County transportation officials say the proposal would be a major step toward a true regional transit system, funding new services, such as bus rapid transit lines that could connect South Cobb and cities along the I-75 corridor to MARTA stations in Atlanta.
The money could also help with Cobb’s portion of a regional project to install bus rapid transit routes along the top end of I-285. Late last year, commissioners agreed to spend $547,000 on its share of a $16 million study for the project, a first-of-its-kind collaboration with MARTA and three other metro Atlanta counties.
If the sales tax is approved, Cobb’s long-term transit plans also call for expanding local bus routes and improving connectivity between key county nodes such as the Cumberland area, South Cobb, and cities such as Marietta and Smyrna.
Commissioner Monique Sheffield, who represents South Cobb, said she struggled with the 30-year length of the tax, but ultimately decided long-term investments are needed. Since 1990, the county has grown from a population of 447,745 to 766,000 today. By the time a 30-year tax would expire, demographers anticipate Cobb will have more than 1 million residents.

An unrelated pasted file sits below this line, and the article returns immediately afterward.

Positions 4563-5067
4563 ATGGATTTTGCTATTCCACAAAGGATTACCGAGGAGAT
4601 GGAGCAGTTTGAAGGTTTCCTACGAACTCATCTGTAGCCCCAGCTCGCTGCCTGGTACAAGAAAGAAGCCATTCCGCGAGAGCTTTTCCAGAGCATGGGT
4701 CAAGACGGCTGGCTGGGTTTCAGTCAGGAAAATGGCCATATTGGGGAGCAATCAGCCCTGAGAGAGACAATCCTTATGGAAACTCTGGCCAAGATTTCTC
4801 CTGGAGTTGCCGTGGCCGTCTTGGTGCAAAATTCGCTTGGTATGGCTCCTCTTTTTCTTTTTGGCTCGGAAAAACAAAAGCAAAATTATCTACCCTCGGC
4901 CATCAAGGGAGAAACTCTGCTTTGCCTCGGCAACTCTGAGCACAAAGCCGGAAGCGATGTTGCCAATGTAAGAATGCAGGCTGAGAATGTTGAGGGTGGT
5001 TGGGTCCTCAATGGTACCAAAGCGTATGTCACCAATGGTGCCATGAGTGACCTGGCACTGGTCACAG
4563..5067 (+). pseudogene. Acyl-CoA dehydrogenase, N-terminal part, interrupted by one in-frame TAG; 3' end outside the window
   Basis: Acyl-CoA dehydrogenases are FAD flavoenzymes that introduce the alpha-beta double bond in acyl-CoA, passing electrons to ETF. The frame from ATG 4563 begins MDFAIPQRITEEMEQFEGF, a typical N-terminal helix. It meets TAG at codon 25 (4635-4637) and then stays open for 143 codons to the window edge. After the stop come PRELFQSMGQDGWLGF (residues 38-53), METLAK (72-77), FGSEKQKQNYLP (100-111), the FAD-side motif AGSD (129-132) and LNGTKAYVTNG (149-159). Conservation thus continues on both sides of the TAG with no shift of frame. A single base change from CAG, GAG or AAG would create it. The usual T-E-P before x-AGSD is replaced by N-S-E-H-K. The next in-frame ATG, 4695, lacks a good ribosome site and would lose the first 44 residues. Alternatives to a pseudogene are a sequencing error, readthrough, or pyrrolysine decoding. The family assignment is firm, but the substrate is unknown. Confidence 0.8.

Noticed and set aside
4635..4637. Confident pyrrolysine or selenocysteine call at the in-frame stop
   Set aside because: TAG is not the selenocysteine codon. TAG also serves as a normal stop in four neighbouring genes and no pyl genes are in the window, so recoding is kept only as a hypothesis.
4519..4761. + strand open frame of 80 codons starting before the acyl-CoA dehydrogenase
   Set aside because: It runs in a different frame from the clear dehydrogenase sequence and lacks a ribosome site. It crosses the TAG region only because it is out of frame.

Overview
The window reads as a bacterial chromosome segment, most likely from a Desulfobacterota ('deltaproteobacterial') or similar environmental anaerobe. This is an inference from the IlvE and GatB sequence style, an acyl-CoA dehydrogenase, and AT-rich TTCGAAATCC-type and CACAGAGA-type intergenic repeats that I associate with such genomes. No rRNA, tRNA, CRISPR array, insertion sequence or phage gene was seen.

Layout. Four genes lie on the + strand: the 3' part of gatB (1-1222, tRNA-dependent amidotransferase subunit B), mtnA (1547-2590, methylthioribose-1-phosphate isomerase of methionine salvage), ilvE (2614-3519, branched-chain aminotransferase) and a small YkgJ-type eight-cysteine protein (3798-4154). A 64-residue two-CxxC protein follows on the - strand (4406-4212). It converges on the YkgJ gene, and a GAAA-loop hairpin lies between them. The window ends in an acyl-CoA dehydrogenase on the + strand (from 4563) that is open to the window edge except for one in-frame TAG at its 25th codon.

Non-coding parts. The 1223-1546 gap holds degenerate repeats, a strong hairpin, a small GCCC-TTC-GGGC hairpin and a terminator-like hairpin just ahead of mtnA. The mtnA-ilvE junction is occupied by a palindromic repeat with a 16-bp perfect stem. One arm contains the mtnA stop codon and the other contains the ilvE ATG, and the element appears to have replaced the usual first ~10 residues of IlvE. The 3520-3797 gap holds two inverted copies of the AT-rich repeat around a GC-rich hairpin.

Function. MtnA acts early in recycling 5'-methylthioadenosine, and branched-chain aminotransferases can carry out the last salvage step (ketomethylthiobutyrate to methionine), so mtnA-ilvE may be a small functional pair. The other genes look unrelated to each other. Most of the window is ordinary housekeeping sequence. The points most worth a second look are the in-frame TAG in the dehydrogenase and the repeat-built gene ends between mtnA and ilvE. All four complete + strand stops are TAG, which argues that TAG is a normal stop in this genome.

“Our decisions on transportation and transit should be contemplated through the lens of a generational investment,” said Sheffield, a Democrat from District 4. “How will our decisions today benefit your grandchildren and their children?”
The Democratic majority will have to authorize the ballot measure along party lines. Many county residents have no desire to spend their tax dollars on transit, and Republicans Keli Gambrill and JoAnn Birrell, who represent less dense suburban and rural areas, oppose the 30-year tax. They prefer to consider a 5-year transportation tax that could be used for roads and sidewalks.
“In West Cobb they are OK with not having transit,” said Gambrill, the District 1 commissioner. “They don’t want that.”
Conservative opposition to transit became a campaign issue for cityhood supporters, even though cities have no control over whether the county holds a transit referendum. Voters rejected all three cityhood questions on Tuesday.
Cupid had initially pushed for a referendum this fall, but the delay could work in transportation advocates’ favor. It will be a presidential election year, which has higher turnout than midterm elections.
Waiting has an opportunity cost, as well. The sooner the election is held, the sooner the county can hope to capitalize on federal transportation funding that is often awarded to places willing to make sustained local investments of their own.